These are the contortions we find ourselves making when we try to hold a belief in protected free expression, but also the conviction that words equal violence. Personally, I think we just have to let go of the latter notion, and accept that we're sometimes going to hear things that make us uncomfortable, but that's not how college campuses are going these days.

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15 minutes ago, TrackerNeil said:

Right, and I suspect that if the context were not the current Israel-Hamas context, these same people would say that such speech is NOT protected. 

It's hard to say. Some universities allow more space for hate groups than others. Honestly I'm mostly okay with schools doing this in a vacuum, but when a situation like this is happening leaders need to be firm and not tolerate it. 

Quote

These are the contortions we find ourselves making when we try to hold a belief in protected free expression, but also the conviction that words equal violence. Personally, I think we just have to let go of the latter notion, and accept that we're sometimes going to hear things that make us uncomfortable, but that's not how college campuses are going these days.

I guess my biggest concern is allowing free speech that preaches violence against a group and treating it like it's just speech. 

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5 minutes ago, Tywin et al. said:

I guess my biggest concern is allowing free speech that preaches violence against a group and treating it like it's just speech. 

I think it's pretty difficult for a university to state that it's okay to support genocide, but not okay to oppose DEI statements. (Yoel Inbar would probably agree.) 

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8 minutes ago, TrackerNeil said:

I think it's pretty difficult for a university to state that it's okay to support genocide, but not okay to oppose DEI statements. (Yoel Inbar would probably agree.)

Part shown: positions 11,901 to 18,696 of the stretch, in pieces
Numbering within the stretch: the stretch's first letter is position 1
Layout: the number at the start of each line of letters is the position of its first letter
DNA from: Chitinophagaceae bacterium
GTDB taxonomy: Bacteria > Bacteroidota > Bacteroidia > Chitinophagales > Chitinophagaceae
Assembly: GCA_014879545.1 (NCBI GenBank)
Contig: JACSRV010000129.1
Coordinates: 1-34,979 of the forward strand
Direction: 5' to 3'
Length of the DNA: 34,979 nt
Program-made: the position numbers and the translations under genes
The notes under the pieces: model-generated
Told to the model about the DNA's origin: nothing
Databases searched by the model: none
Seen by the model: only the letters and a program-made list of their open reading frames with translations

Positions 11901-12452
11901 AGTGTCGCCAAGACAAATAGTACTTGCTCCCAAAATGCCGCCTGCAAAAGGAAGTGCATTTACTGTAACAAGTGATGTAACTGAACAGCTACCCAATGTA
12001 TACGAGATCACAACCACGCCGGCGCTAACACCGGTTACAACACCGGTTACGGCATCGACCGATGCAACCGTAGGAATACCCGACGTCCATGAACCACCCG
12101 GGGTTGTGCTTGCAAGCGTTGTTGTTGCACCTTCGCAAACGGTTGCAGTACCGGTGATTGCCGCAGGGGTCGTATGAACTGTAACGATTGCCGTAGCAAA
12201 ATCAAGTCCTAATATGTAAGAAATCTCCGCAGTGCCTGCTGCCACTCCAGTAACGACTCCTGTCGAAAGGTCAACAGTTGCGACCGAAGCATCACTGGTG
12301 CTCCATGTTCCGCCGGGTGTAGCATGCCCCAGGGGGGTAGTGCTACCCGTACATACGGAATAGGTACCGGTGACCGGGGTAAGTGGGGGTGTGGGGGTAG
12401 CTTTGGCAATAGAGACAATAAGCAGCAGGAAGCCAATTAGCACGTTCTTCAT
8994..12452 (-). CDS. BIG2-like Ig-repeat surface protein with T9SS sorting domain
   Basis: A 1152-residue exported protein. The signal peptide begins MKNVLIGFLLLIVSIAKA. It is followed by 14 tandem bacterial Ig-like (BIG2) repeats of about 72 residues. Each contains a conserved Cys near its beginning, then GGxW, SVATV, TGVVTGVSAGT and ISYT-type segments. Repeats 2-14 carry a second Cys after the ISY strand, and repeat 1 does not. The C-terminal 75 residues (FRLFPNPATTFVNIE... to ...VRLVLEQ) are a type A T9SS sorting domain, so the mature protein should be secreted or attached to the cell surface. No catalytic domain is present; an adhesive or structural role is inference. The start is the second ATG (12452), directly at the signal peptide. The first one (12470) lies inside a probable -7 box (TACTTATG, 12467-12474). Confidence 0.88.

Sometimes smart people overthink things too much. :dunno:

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So, the shooting in Las Vegas at UNLV hits home.  My nephew is a student there who, fortunately, was not on campus at the time of the shooting.  He does however, live about two blocks away.  Haven't' spoken to him yet, my brother let us know yesterday his son and his gf were safe.

Now what?  In the texts I'm getting from my brother, my beloved youngest brother and sibling, his trauma is beginning to emerge.  He's angry and is becoming enraged.   Bro' is liberal, he is not at all violent, never interested in in guns and weapons at all.  Nephew is studying music and has been able to play professionally since moving to LV last year.   

My nephew, brother and family now have a definite 'before and after'.   Grateful that my nephew survived, and sorrowful that there have been three deaths reported.  I hate the 2A bullshit!  I hate the 'thoughts and prayers' (which we call tots and pears) nonsense.  

fuckity fuck fuck fuck     :crying:   :frown5:   :angry2:

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3 hours ago, TrackerNeil said:

On non-college news, North Carolina just (finally!) did a solid for about a half-million of its residents and accepted the Medicaid expansion.

Even all these years after the passage of the Affordable Care Act, I am still floored that news media don't better report this stuff. They jump all over Trump's "Day One" remark--which he'll just pass off as a joke--and let slide the fact that, should Trump become president once more, the health insurance for tens of millions of Americans will be at risk.

De Satan also vowed to repeal and replace the ACA. Haley has vowed to "reform" both Social Security and Medicare which sounds like it was a plan written by right-wing billionaires. Trump will likely win the nomination, but if something happens such as a medical emergency the Republicans have pretty much made sure the winner will be someone who intends to go after a large government program. (Or 2 in Haley's case)